According to Maureen Costello, the director of Teaching Tolerance, we all have implicit biases. These implicit biases are unconscious and involuntary. Fortunately, Costello offers a solution concerning personal bias. She says, “We can mitigate them. We can interrupt them. You can train your mind to catch yourself. It’s like breaking a habit, but the first thing you have to do is become aware of the habit” (Flannery, 2015). Biases regarding student’s ability levels are common in special education and can result in expectations that fail to challenge or support a child’ education. “Special education is the most heavily litigated area of school law. Parents and their children with disabilities have well-defined legal rights and clearly articulated procedural due-process rights. Consequently, the legal rights of children with disabilities should never be ignored out of expediency, personal bias, or ignorance” (Stader, 2013, p. 181).
To complete this journal, you will first need to take the Disability Implicit Association Test (IAT), one of several tests that were development to educate the public about hidden implicit biases. To take the test go to https://implicit.harvard.edu/implicit/takeatest.html. Read the disclaimer and then click on “I wish to proceed” at the bottom of the page. Click on the button labeled “Disability IAT” and follow the instructions to take the test. The test takes about ten minutes to complete.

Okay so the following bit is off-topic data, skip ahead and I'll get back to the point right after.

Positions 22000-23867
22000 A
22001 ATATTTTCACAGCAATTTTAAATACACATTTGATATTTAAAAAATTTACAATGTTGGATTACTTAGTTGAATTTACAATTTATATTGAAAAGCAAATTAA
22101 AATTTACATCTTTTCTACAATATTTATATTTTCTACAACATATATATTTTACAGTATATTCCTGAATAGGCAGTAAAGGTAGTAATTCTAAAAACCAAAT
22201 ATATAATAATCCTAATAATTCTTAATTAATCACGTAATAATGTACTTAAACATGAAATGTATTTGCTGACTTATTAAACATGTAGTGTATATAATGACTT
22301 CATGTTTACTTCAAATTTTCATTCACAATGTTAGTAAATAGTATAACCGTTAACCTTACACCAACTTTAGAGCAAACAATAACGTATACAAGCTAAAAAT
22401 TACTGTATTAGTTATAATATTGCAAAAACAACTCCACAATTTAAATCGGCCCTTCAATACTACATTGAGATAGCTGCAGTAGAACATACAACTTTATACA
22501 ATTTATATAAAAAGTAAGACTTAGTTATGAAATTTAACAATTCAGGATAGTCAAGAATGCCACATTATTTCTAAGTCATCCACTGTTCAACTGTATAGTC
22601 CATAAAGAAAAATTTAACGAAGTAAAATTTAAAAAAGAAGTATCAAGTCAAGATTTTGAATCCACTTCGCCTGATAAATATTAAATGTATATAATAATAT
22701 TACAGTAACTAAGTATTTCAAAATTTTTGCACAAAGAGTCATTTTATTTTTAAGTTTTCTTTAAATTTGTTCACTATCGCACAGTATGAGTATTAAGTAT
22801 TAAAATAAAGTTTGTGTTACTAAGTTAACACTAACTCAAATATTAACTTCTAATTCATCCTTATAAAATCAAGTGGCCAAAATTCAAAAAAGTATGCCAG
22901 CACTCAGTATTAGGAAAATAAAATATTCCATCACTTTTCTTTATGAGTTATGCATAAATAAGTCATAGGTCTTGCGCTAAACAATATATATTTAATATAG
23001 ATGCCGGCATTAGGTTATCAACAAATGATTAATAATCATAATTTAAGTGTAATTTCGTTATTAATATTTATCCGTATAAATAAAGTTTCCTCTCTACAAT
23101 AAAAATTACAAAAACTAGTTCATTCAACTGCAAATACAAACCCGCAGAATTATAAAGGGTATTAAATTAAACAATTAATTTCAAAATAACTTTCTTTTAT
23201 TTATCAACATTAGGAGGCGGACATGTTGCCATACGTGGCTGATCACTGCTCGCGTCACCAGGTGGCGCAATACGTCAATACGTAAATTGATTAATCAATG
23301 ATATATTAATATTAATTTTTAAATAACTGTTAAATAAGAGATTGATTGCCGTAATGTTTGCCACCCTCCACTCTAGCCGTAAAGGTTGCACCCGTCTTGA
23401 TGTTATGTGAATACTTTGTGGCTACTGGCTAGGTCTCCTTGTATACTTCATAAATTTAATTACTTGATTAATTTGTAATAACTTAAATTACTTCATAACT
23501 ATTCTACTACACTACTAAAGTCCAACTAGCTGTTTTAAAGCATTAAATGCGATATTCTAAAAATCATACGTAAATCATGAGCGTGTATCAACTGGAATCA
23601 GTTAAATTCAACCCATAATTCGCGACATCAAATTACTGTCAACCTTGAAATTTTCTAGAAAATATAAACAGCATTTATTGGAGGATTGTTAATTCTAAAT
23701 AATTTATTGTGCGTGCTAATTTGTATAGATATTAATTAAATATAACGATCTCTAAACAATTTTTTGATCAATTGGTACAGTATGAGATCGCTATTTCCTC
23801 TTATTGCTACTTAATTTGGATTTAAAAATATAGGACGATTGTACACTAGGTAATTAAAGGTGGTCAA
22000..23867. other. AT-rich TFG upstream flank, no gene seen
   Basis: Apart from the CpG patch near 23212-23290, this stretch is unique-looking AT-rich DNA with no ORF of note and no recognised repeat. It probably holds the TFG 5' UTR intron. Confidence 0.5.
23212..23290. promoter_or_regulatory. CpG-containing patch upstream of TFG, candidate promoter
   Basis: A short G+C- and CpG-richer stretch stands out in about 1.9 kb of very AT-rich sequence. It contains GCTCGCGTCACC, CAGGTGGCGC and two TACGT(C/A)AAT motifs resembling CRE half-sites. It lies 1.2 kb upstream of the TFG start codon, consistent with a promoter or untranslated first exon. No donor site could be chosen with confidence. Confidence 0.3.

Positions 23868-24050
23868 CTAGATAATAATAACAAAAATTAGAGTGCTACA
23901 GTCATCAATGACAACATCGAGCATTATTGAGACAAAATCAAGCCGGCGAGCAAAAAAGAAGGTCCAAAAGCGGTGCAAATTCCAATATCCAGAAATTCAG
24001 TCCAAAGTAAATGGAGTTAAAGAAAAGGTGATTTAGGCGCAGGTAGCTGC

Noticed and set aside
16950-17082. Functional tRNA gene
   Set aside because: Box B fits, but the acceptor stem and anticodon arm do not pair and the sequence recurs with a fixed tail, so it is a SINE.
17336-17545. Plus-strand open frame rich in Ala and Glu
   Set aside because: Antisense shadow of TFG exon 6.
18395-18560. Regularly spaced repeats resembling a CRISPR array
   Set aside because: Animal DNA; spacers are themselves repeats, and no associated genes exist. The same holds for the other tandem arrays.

After you take the test, do not report your results. Instead, use the experience as background information to respond to the following questions in your journal:
Were you surprised by your results?
What impact do you believe your result has on your instructional/leadership practices?
How does understanding your own implicit bias better equip you for respectful engagement with diverse populations?